10

 Aug 26, 2010 at 10:07 AM ILiv2BHaP Says:

i can honestly say that correctly so besides for a small picture in the back of a rabbi

the resturant does not have any jewish atmosphere and that it is purelyu cooincidental that jews enter the establishment

a goyish restrurant in a chassidic community

CHABAD IS lower class in comparison to other chassidic communities

11

 Aug 26, 2010 at 10:25 AM Aryeh Says:

There is a well known inyan of chassidus that one should be natilas yadayim with nagle vasser from shaking the hands of a sheigetz. Not a halacha, but a chassidishe inyan known even to the strict sephardim. This place should have an OU hechsher, not a chassidishe one.

12

 Aug 26, 2010 at 10:57 AM Anonymous Says:

Reply to #11

"This place should have an OU hechsher, not a chassidishe one"

You are obviously not a ben-torah or otherwise you would know that a chassideshe hashgacha is the "gold standard" of hashgachot and many litvashe gadolim will not eat meat without a plumba from the most reputable chassideshe hashgacha. Your other comment about having to wash hand after touching a goy has the unusual atribute of both being dumb, racist and not supported by halacha. Otherwise, its a nice minhag for your chevrah of closed-minded bigots.

13

 Aug 26, 2010 at 11:35 AM Anonymous Says:

Reply to #12  
Says:

Reply to #11

"This place should have an OU hechsher, not a chassidishe one"

You are obviously not a ben-torah or otherwise you would know that a chassideshe hashgacha is the "gold standard" of hashgachot and many litvashe gadolim will not eat meat without a plumba from the most reputable chassideshe hashgacha. Your other comment about having to wash hand after touching a goy has the unusual atribute of both being dumb, racist and not supported by halacha. Otherwise, its a nice minhag for your chevrah of closed-minded bigots.

Aside from exhibiting some deep emotional issues, nothing substantial comes out of your diatribe.
You go to that restaurant?! Good for you. We are very happy to be within the same religion as high class yidden such as yourself.
You don't like anything remotely jewish about what anyone else has to say?! Too bad on you, and call it what you want - shulchan aruch is what defines a frum jew and not emotional feelings.
It's quite reassuring that the Crown Heitghtsers see it for what it is...

14

 Aug 26, 2010 at 11:51 AM awacs Says:

Reply to #11  
Aryeh Says:

There is a well known inyan of chassidus that one should be natilas yadayim with nagle vasser from shaking the hands of a sheigetz. Not a halacha, but a chassidishe inyan known even to the strict sephardim. This place should have an OU hechsher, not a chassidishe one.

"There is a well known inyan of chassidus that one should be natilas yadayim with nagle vasser from shaking the hands of a sheigetz. Not a halacha, but a chassidishe inyan known even to the strict sephardim. "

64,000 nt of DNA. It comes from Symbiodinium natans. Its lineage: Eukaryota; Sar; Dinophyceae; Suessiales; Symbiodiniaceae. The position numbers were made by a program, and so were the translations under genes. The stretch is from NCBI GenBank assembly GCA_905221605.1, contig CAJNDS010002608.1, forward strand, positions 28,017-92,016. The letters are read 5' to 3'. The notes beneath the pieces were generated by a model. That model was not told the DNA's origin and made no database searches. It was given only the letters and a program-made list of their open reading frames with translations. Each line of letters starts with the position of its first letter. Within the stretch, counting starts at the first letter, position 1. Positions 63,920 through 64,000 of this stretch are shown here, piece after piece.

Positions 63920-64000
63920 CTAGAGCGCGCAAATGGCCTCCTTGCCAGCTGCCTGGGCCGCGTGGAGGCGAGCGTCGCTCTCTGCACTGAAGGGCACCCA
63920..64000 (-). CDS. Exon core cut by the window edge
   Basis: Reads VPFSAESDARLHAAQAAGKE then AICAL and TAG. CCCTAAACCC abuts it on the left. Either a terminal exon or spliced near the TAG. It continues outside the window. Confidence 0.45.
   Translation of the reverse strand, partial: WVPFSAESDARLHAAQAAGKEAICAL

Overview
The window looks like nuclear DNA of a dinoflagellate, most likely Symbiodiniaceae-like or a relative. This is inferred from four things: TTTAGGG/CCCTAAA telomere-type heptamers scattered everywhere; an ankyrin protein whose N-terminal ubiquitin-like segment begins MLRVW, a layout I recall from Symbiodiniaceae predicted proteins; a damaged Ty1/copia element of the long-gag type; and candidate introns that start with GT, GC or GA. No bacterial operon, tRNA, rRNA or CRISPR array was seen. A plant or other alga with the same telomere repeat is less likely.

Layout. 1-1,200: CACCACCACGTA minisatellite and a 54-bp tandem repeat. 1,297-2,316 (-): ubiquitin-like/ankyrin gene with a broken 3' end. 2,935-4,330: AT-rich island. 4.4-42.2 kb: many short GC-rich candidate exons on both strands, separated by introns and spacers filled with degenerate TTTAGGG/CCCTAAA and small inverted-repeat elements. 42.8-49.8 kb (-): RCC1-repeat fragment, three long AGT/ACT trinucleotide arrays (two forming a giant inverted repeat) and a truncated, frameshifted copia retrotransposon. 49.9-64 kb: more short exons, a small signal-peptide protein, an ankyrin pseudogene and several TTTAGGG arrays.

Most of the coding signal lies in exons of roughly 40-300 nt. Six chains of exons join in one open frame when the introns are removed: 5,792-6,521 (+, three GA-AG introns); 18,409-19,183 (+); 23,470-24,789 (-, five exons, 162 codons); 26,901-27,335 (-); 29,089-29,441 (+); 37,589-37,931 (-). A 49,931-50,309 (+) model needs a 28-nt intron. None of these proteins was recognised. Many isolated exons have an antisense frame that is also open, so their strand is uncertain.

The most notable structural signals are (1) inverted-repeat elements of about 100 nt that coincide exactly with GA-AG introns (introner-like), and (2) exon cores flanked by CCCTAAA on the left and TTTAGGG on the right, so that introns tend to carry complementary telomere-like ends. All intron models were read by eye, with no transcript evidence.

Source, Aryeh?

15

 Aug 26, 2010 at 01:20 PM Anonymous Says:

to #9 Thanks I felt the same and re PASTED your message !

Thanks for not patronizing this location and staying out of crown heights. The rest of us who are regulars appreciate your staying away and not forcing the rest of us to leave when low class yidden like you arrive. Please stay home and keep your children hidden in a dark cave where they never have to meet a yid from another chassidus or c'v a MO yid or even worse a non-orthodox jew.

16

 Aug 26, 2010 at 06:50 PM Anonymous Says:

wow all you guys go crazy over an article, i was never there but i bet you it is not like that at all!!

17

 Aug 26, 2010 at 06:52 PM mendel from 59 st Says:

Its a good idea

But why would the rabbi give the brick over a blessing?

18

 Aug 28, 2010 at 10:21 PM Anonymous Says:

A new Cholev Yisroel restaurant? It sounds very nice. I am not sure what is wrong with non-Jews eating kosher food as well. As for the dress code, near the top the article mentioned there is one. The part about people not dressing as tznius was when they interviewed foe the job before they started working.

I have yet to eat there, but I have heard from a few different friends that the food is very good and the place is enjoyable. Maybe on my drive from NJ to NY I will stop by.

19

 Aug 31, 2010 at 01:22 PM ActualJew Says:

I cannot wait to go there next time I visit my nephew in yeshiva in CH. i will bring my entire family (G-d willing) to enjoy good kosher food and interact with people.
15 is right. stay in your caves. your kids will end up eating in McDonald's with their non Jewish friends in a few years while the CH kids will eat here with their heimish families in between learning Torah (and improving community relations).

20

 Aug 31, 2010 at 07:25 PM Anonymous Says:

I work at this establishment and I am african american. EVERYTHING IS KOSHER! No short cuts! Even though SOME of us aren't jewish doesn't mean we don't respect what you believe in. Its so so sad to see how some of you are so segregated and racist! Instead you should look at it like you light is shining on others. We wear the uniform out of respect. We don't bring in anything from outside to consume. We try to be very modest and show we only want peace and happiness. Maybe this is the wrong establishment for me...naw its you need to stop being so narrowed minded and we realize in the end we are still the same..of HUMAN SPECIES!

21

 Oct 12, 2010 at 10:28 AM laughing@you Says:

My great grandfather was an rabbi in what's now the Ukraine. If anyone ever wants to know why I'll never be anywhere near as religious as him and his community was, I'll point them to this thread. Most of you are NOT religious, devout Jews living in accordance with Torah. Most of you, from the comments section, seem to be bigoted racist assholes who clothe their bigotry in pretentious pseudo-piety and sham intellectualism, citing various Torah commentaries to justify your own prejudices. #20 is right, the flavor of this thread is one of segregation and racism. Nowhere in the Torah will there be an excuse for that. My family paid for our faith in blood. You sit behind your computer screens spewing venom and pretending that faith begins and ends with hollow proclamations of conformity that disguise your bigotry. Those of you disgust me.

22